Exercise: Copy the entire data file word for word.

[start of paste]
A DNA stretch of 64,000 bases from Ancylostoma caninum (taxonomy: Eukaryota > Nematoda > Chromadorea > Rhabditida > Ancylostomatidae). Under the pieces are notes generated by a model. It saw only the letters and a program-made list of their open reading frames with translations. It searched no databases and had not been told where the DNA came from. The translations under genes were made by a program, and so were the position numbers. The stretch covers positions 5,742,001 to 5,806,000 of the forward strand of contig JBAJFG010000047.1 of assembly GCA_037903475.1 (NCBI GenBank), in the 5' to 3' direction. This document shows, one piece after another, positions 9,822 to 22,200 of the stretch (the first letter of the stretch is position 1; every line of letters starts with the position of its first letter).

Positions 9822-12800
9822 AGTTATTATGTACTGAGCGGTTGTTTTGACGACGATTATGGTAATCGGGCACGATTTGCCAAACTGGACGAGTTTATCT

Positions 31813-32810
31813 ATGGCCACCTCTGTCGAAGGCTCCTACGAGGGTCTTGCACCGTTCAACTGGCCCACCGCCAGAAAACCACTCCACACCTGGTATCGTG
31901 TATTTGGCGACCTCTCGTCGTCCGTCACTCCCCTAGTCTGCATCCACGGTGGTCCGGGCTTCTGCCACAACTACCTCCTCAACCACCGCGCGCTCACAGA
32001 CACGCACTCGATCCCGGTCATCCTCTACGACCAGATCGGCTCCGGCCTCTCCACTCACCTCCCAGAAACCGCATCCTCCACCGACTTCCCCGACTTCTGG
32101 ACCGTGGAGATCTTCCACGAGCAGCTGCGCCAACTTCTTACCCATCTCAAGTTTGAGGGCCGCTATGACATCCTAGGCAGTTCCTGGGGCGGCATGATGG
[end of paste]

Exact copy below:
A DNA stretch of 64,000 bases from Ancylostoma caninum (taxonomy: Eukaryota > Nematoda > Chromadorea > Rhabditida > Ancylostomatidae). Under the pieces are notes generated by a model. It saw only the letters and a program-made list of their open reading frames with translations. It searched no databases and had not been told where the DNA came from. The translations under genes were made by a program, and so were the position numbers. The stretch covers positions 5,742,001 to 5,806,000 of the forward strand of contig JBAJFG010000047.1 of assembly GCA_037903475.1 (NCBI GenBank), in the 5' to 3' direction. This document shows, one piece after another, positions 9,822 to 22,200 of the stretch (the first letter of the stretch is position 1; every line of letters starts with the position of its first letter).

Positions 9822-12800
9822 AGTTATTATGTACTGAGCGGTTGTTTTGACGACGATTATGGTAATCGGGCACGATTTGCCAAACTGGACGAGTTTATCT

Positions 31813-32810
31813 ATGGCCACCTCTGTCGAAGGCTCCTACGAGGGTCTTGCACCGTTCAACTGGCCCACCGCCAGAAAACCACTCCACACCTGGTATCGTG
31901 TATTTGGCGACCTCTCGTCGTCCGTCACTCCCCTAGTCTGCATCCACGGTGGTCCGGGCTTCTGCCACAACTACCTCCTCAACCACCGCGCGCTCACAGA
32001 CACGCACTCGATCCCGGTCATCCTCTACGACCAGATCGGCTCCGGCCTCTCCACTCACCTCCCAGAAACCGCATCCTCCACCGACTTCCCCGACTTCTGG
32101 ACCGTGGAGATCTTCCACGAGCAGCTGCGCCAACTTCTTACCCATCTCAAGTTTGAGGGCCGCTATGACATCCTAGGCAGTTCCTGGGGCGGCATGATGG